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Kentucky Derby

The Harlem Derby puts twist on traditional Kentucky Derby day

It’s a blend of fashion and horse racing while honoring the sport’s black jockeys

On a bustling Saturday in Harlem, New York, curious passers-by stopped to acknowledge the crowd gathering outside of the neighborhood’s famed Red Rooster Harlem restaurant. A portion of the sidewalk on Lenox Avenue had become a personal catwalk for patrons attending the Harlem Derby’s 5th Annual Kentucky Derby Gala, Run for the Roses.

Melissa Bunni Elian for The Undefeated

The fashion scene, which flowed from inside the restaurant and onto the streets, was reminiscent of one that could be found at nearly every black church across America on Easter Sunday. Men sported snazzy fedoras and straw hats with tailored suits as women showed off every hat from handcrafted fascinators to wide-brimmed cloches, paired with custom Sunday-best threads on a breezy afternoon. The gathering almost felt spiritual.

Renowned chef Marcus Samuelsson, Red Rooster Harlem’s owner, took in the sights around him and smiled.

“This is always fun,” Samuelsson said. “The ladies in Harlem, they don’t need the Derby. They wear hats all the time, every Sunday. But anytime you can celebrate a tradition like this, Harlem will always put its spin on it. And it’s happening right now. It’s awesome to be part of this celebration.”

Outside of the restaurant’s door was a short red carpet that offered the celebrity experience and a photo op. In the corner of the restaurant’s patio, bottles of Maker’s Mark bourbon whiskey lined a table where bartenders quickly churned out mint juleps, the popular Derby Day drink. Inside, a live band played near the entrance of the restaurant right next to a large-screen television, where patrons would later gather to watch jockey John Velazquez and crowd favorite Always Dreaming win the 143rd running of the Kentucky Derby at Churchill Downs.

It’s a sight that Harlem Derby co-founder Rob Owens looks forward to every year. Owens, a native Kentuckian who has lived in Harlem for the past 30 years, wanted to bring the familiar culture of the Kentucky Derby to his neighborhood while also paying homage to the oft-forgotten black jockeys and trainers who dominated professional horse racing as early as 1875. Last year, Owens launched his own line of hats named after famous black jockeys.

Guests celebrate after the running of the Kentucky Derby on the patio of Red Rooster Harlem on May 6, 2017 in Harlem, New York.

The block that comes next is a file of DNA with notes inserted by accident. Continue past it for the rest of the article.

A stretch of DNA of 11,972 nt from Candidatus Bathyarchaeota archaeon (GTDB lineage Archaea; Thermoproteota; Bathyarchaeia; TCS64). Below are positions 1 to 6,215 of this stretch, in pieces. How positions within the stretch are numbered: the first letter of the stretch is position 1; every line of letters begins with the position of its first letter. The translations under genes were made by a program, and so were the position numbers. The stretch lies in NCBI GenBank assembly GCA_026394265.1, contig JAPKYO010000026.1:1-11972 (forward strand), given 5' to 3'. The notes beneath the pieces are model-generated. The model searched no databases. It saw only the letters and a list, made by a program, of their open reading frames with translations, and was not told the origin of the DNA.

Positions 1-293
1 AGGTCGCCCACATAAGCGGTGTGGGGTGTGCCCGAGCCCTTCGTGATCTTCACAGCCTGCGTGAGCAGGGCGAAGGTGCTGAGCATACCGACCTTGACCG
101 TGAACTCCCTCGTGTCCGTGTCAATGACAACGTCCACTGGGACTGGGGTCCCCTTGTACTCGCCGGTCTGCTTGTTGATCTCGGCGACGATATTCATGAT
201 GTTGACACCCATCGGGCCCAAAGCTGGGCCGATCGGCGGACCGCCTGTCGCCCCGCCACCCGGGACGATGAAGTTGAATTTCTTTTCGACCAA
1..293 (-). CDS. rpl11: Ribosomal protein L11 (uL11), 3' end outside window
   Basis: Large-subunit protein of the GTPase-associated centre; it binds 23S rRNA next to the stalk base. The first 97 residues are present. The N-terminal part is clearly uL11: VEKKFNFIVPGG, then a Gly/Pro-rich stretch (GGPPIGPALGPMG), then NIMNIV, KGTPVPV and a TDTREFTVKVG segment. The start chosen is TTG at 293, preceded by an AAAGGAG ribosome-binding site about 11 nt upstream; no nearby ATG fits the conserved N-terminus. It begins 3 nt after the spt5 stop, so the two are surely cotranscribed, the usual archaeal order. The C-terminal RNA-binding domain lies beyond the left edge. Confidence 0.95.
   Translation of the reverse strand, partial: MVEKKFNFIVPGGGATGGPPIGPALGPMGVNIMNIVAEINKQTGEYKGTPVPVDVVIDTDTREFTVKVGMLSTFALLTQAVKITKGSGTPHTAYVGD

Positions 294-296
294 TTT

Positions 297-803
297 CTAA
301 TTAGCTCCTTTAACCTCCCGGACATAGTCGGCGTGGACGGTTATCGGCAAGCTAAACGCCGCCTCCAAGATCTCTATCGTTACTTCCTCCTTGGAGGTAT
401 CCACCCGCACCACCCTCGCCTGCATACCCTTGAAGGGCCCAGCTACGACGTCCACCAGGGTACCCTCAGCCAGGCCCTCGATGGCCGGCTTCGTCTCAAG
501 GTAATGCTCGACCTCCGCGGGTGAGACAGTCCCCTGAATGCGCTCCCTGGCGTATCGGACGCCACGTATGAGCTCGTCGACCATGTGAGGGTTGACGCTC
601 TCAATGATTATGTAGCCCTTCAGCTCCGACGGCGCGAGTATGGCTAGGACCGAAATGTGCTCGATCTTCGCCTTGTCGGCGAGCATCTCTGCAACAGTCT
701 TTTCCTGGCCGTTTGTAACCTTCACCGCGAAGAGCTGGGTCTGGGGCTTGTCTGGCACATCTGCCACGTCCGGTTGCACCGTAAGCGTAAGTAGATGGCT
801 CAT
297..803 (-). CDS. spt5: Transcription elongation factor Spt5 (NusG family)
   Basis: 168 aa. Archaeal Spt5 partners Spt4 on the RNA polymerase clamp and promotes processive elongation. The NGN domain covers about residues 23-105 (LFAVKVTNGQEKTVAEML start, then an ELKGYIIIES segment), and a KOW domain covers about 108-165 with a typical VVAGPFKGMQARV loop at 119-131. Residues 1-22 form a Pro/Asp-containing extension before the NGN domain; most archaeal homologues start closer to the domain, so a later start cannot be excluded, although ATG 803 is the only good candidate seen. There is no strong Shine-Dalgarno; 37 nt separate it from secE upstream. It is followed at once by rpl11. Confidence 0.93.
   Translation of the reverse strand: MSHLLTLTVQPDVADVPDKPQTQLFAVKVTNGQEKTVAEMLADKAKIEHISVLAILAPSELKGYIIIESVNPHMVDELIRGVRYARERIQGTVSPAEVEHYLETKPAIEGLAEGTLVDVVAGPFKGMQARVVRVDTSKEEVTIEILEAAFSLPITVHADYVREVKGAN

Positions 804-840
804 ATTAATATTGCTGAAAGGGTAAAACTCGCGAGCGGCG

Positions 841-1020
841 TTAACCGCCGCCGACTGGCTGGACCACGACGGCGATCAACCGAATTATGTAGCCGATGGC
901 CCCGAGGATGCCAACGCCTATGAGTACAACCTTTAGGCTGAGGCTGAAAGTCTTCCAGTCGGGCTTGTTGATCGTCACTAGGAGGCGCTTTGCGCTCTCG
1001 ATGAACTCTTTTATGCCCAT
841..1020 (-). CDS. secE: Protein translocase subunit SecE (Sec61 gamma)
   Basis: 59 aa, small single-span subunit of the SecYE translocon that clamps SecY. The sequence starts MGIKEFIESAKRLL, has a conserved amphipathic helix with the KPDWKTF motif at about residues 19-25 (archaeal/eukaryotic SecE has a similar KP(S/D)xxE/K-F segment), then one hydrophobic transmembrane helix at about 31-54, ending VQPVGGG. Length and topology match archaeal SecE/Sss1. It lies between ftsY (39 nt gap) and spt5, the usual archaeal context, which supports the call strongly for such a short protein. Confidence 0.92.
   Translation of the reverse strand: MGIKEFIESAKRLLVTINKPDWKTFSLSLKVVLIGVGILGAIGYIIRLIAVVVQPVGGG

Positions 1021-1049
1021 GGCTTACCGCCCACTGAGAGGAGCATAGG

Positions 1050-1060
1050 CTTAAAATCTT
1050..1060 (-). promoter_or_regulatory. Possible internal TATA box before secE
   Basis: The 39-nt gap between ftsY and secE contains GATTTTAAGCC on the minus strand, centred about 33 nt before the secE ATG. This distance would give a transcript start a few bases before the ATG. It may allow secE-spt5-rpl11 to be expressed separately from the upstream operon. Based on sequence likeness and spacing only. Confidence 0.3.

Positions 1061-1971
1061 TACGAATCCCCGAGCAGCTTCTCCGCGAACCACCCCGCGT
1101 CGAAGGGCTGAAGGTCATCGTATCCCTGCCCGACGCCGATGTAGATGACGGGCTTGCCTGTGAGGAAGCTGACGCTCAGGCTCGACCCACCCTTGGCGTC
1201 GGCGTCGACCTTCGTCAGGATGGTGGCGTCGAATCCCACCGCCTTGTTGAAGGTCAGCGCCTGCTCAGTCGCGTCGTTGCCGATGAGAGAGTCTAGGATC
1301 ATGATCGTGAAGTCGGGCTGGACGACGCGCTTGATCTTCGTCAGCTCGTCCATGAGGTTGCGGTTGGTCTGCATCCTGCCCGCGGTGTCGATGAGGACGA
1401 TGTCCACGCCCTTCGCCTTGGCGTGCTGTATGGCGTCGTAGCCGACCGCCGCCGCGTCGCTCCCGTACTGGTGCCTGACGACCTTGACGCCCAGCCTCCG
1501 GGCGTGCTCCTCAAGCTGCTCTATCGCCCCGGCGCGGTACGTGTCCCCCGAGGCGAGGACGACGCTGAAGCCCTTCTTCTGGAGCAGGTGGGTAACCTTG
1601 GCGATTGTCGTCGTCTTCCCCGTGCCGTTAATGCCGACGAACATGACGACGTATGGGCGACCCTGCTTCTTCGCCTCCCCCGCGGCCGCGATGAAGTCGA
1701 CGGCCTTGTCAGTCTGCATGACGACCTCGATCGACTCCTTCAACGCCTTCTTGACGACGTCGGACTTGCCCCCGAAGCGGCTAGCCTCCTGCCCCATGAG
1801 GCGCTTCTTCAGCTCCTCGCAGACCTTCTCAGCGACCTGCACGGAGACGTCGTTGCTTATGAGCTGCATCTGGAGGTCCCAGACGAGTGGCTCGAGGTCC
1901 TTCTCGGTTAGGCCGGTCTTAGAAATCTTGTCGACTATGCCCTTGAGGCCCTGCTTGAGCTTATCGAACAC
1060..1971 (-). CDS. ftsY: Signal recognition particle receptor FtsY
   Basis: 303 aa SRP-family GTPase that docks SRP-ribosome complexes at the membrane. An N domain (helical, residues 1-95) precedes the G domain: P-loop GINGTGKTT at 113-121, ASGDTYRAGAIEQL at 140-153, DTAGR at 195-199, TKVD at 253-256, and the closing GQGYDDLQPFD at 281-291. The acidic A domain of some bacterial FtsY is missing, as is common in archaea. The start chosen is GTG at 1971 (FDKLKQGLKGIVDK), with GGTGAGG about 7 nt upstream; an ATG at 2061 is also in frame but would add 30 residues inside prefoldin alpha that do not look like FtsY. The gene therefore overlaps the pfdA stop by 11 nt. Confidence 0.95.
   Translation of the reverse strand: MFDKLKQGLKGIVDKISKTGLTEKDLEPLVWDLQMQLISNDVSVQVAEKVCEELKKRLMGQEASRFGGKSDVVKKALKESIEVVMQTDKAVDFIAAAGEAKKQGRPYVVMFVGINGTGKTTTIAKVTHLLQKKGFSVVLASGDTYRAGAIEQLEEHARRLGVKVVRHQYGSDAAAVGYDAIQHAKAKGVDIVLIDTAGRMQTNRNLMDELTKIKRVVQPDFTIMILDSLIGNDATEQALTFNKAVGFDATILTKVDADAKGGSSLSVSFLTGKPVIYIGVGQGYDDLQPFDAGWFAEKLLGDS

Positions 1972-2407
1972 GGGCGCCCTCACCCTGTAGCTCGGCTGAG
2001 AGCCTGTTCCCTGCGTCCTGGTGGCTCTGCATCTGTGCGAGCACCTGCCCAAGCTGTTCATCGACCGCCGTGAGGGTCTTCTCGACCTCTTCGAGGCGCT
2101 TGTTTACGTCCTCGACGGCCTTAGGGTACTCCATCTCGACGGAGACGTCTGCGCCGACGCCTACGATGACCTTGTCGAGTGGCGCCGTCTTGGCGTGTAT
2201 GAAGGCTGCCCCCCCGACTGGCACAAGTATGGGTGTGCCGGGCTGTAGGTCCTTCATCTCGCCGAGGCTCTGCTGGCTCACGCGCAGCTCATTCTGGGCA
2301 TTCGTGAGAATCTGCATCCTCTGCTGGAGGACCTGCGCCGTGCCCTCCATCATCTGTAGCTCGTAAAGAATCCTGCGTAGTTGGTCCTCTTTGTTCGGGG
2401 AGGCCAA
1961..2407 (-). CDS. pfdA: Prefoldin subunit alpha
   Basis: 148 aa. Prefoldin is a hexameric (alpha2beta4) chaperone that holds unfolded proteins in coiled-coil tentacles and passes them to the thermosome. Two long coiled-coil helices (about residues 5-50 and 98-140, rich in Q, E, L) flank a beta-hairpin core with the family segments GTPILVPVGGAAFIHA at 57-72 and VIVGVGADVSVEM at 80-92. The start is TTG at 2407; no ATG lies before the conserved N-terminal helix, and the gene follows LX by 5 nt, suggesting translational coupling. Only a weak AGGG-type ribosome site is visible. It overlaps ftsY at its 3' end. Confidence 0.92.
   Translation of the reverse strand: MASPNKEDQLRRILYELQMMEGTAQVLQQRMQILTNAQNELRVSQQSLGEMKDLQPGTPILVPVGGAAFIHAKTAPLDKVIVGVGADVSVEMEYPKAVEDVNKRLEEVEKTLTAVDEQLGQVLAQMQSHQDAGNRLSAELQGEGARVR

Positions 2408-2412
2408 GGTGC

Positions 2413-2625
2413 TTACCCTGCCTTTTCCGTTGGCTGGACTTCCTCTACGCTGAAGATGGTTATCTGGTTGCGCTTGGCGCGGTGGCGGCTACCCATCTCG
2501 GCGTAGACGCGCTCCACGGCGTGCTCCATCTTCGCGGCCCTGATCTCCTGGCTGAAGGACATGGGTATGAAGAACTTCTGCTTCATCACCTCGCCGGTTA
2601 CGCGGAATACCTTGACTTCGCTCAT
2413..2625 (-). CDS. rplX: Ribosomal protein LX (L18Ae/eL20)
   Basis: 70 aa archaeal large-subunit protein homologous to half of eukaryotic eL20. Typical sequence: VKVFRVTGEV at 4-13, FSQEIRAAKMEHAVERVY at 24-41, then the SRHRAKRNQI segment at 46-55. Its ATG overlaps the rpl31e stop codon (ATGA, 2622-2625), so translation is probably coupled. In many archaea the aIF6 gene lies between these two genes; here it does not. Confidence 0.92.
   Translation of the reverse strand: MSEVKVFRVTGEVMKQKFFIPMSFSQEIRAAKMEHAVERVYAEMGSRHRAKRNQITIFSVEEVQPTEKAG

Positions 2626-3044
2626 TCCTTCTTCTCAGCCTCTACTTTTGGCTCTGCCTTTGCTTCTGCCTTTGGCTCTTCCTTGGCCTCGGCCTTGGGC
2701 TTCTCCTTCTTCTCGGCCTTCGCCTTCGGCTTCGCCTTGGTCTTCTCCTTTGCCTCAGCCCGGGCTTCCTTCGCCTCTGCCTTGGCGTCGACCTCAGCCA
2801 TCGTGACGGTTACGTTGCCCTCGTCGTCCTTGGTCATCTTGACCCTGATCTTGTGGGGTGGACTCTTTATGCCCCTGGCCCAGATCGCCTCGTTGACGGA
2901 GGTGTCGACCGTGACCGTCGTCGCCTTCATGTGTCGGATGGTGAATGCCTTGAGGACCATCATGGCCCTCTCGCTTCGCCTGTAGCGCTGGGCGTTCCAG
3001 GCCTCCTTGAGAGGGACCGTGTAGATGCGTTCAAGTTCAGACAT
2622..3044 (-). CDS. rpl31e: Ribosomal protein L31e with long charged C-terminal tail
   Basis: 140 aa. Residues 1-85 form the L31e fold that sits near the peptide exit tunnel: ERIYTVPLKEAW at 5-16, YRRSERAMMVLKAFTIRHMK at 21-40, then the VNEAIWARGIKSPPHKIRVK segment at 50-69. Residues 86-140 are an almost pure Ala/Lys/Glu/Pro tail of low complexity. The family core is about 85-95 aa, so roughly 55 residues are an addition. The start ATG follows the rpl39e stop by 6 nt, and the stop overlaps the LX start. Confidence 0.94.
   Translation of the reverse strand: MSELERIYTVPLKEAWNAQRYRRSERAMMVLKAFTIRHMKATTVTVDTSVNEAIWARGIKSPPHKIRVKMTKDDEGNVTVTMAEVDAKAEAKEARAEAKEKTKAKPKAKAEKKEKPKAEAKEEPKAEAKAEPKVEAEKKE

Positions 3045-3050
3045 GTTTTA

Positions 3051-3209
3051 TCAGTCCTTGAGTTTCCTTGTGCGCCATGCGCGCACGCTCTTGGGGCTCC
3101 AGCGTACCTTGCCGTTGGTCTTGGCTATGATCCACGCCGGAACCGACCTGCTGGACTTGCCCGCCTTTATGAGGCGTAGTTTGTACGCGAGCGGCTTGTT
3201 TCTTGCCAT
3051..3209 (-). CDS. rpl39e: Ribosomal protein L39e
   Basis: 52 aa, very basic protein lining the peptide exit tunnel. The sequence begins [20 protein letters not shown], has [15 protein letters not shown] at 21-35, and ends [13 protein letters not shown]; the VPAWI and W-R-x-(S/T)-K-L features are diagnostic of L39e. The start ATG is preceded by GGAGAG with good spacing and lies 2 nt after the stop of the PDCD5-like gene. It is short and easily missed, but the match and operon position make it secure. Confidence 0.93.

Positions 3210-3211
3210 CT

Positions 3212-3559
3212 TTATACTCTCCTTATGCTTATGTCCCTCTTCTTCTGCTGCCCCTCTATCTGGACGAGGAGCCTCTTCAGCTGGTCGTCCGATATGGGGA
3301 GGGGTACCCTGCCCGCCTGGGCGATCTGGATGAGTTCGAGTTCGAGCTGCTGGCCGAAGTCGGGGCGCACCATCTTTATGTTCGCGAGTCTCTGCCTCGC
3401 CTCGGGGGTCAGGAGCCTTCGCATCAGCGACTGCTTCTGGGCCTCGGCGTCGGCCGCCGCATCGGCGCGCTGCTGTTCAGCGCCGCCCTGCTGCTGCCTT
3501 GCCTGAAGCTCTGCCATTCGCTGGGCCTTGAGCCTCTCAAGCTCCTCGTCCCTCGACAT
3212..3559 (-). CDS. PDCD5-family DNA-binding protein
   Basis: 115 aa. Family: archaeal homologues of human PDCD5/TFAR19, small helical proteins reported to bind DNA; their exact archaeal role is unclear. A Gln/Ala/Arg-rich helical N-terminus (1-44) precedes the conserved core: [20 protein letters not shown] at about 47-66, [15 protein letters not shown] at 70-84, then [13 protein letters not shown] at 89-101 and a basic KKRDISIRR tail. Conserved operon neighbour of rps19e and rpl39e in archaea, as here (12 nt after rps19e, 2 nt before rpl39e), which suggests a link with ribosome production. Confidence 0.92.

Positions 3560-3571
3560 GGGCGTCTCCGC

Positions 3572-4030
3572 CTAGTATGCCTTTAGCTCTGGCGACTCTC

Brent Lewis/The Undefeated

“The forgotten history is just so rich and phenomenal,” Owens said. “The Kentucky Derby is the oldest sporting event in America. We celebrate it every year, and there’s this big to-do about it; however, African-Americans don’t really know the roots and history of it. … The Kentucky Derby is about fashion and style. It’s about music, bourbon and the sport of horse racing. But one thing for our community that’s being left out is that we were the pioneers of it.”

Earlier in the day, The Undefeated hosted a panel to discuss the pertinent history of black jockeys and trainers, as well as the state of horse racing for black people today. The panel, hosted by The Undefeated’s writer-at-large William Rhoden, included Tony Wilson, a horse trainer from Camden, New Jersey, who has won more than 100 races and 10 stakes races; Katherine Mooney, an assistant professor of history at Florida State University; and Rhiannon Walker, an associate editor for The Undefeated. All three panelists spoke at length about the history of horse racing, its young, talented black heroes, their disappearance from the sport and whether horse racing will ever see black dominance again.

Melissa Bunni Elian for The Undefeated

At the first Kentucky Derby at Churchill Downs in 1875, 13 of the 15 jockeys competing were black. Fifteen of the first 28 winners were African-American men, according to a video researched and voiced by Walker about the history of black jockeys.

For now, Owens hopes to continue spreading the word and hidden history through his efforts in Harlem.

“The [Harlem Derby] is growing every year,” Owens said. “Now, there are Derby parties all up and down Lenox Avenue now. I’m glad for that. I want them to spread the history. For us, it’s about substance. It’s a party with a purpose and celebrating America’s first superstar athletes.”

Maya Jones is an associate editor at The Undefeated. She is a native New Orleanian who enjoys long walks down Frenchmen Street and romantic dates to Saints games.